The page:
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Goal Setting, Academic Reminders, and College Success: A Large-Scale Field Experiment

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  • Christopher R. Dobronyi
  • Philip Oreopoulos
  • Uros Petronijevic

Abstract

This paper presents an independent large-scale experimental evaluation of two online goal-setting interventions. Both interventions are based on promising findings from the field of social psychology. Approximately 1,400 first-year undergraduate students at a large Canadian university were randomly assigned to complete one of two online goal-setting treatments or a control task. Additionally, half of treated participants also were offered the opportunity to receive follow-up goal-oriented reminders through e-mail or text messages in an attempt to test a cost-effective method for increasing the saliency of treatment. Across all treatment groups, we observe no evidence of an effect on GPA, course credits, or second year persistence. Our estimates are precise enough to discern a seven percent standardized performance effect at a five percent significance level. Our results hold by subsample, for various outcome variables, and across a number of specifications.

Suggested Citation

  • Christopher R. Dobronyi & Philip Oreopoulos & Uros Petronijevic, 2017. "Goal Setting, Academic Reminders, and College Success: A Large-Scale Field Experiment," NBER Working Papers 23738, National Bureau of Economic Research, Inc.
  • Handle: RePEc:nbr:nberwo:23738 Note: CH ED LS
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    References listed on IDEAS

    as
    1. Philip Oreopoulos & Robert S. Brown & Adam M. Lavecchia, 2017. "Pathways to Education: An Integrated Approach to Helping At-Risk High School Students," Journal of Political Economy, University of Chicago Press, vol. 125(4), pages 947-984.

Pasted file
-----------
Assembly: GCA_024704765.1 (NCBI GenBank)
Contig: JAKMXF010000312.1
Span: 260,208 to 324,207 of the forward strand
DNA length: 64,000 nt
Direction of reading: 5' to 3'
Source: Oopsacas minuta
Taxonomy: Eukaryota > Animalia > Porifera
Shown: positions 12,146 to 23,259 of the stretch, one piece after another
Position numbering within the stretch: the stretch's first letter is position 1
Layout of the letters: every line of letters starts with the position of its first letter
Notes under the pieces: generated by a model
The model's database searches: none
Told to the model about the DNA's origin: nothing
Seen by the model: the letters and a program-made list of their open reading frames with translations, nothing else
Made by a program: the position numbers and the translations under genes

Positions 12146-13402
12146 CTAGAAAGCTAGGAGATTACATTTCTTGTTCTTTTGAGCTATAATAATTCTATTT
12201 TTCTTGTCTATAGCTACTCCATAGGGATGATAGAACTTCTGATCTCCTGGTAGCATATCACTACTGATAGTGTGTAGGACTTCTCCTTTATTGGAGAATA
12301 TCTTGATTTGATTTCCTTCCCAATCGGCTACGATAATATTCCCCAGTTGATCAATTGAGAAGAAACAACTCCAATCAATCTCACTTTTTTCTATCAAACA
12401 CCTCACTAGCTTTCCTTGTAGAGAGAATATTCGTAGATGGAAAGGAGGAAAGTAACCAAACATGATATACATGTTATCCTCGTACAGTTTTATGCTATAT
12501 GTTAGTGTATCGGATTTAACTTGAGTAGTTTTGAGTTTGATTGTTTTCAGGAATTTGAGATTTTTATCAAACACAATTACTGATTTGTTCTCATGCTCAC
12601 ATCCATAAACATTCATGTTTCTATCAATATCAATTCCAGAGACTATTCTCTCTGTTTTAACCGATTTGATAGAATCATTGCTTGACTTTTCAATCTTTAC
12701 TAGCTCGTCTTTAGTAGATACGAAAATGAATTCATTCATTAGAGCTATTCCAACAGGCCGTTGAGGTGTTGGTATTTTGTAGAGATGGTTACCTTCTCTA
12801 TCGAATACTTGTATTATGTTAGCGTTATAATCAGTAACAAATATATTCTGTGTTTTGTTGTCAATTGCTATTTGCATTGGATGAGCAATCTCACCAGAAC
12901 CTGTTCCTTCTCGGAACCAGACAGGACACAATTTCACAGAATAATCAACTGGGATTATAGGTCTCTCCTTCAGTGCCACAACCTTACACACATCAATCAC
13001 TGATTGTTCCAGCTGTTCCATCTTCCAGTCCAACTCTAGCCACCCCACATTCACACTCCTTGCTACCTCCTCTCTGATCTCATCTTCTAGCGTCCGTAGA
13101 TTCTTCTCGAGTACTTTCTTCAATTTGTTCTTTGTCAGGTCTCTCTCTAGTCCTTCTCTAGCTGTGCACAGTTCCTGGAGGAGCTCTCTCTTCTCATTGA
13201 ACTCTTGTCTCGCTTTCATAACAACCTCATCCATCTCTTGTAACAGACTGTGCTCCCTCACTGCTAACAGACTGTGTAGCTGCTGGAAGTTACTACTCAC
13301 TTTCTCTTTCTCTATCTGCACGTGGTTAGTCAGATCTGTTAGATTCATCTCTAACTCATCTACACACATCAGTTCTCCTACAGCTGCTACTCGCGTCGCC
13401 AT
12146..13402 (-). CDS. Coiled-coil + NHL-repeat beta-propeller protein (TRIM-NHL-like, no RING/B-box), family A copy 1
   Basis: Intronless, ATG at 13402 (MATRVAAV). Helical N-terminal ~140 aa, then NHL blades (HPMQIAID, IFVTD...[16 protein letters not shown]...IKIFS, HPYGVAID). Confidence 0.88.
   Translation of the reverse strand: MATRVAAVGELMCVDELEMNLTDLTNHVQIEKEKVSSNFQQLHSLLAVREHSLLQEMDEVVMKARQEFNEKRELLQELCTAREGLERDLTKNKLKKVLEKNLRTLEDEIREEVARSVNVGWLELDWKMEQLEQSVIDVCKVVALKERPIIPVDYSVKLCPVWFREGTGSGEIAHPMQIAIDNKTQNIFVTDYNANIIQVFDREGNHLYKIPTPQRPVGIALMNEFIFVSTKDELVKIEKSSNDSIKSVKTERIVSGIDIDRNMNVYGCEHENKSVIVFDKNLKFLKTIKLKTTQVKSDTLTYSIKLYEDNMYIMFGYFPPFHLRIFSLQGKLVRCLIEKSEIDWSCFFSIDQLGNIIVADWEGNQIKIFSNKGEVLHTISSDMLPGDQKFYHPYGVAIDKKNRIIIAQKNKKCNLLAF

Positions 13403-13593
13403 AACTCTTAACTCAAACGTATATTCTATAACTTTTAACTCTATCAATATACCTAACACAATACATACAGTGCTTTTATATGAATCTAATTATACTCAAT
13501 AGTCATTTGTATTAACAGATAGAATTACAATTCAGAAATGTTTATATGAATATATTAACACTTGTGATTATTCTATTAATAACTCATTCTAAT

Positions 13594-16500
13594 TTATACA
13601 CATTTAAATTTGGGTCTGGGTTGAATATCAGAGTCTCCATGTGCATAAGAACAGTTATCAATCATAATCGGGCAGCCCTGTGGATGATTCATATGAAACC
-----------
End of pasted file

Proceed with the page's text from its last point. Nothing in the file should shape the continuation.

2. Philip Oreopoulos & Daniel Lang & Joshua Angrist, 2009. "Incentives and Services for College Achievement: Evidence from a Randomized Trial," American Economic Journal: Applied Economics, American Economic Association, vol. 1(1), pages 136-163, January.
    3. Philippe Belley & Lance Lochner, 2007. "The Changing Role of Family Income and Ability in Determining Educational Achievement," Journal of Human Capital, University of Chicago Press, vol. 1(1), pages 37-89.
    4. Philip Oreopoulos & Uros Petronijevic, 2016. "Student Coaching: How Far Can Technology Go?," NBER Working Papers 22630, National Bureau of Economic Research, Inc.
    5. Adam M. Lavecchia & Heidi Liu & Philip Oreopoulos, 2014. "Behavioral Economics of Education: Progress and Possibilities," NBER Working Papers 20609, National Bureau of Economic Research, Inc.
    6. Susan E. Mayer & Ariel Kalil & Philip Oreopoulos & Sebastian Gallegos, 2015. "Using Behavioral Insights to Increase Parental Engagement: The Parents and Children Together (PACT) Intervention," NBER Working Papers 21602, National Bureau of Economic Research, Inc.
    7. Graham Beattie & Jean-William P. Laliberté & Philip Oreopoulos, 2016. "Thrivers and Divers: Using Non-Academic Measures to Predict College Success and Failure," NBER Working Papers 22629, National Bureau of Economic Research, Inc.
    8. Kraft, Matthew A. & Rogers, Todd, 2015. "The underutilized potential of teacher-to-parent communication: Evidence from a field experiment," Economics of Education Review, Elsevier, vol. 47(C), pages 49-63.
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    More about this item

    JEL classification:

    • I23 - Health, Education, and Welfare - - Education - - - Higher Education; Research Institutions
    • J24 - Labor and Demographic Economics - - Demand and Supply of Labor - - - Human Capital; Skills; Occupational Choice; Labor Productivity

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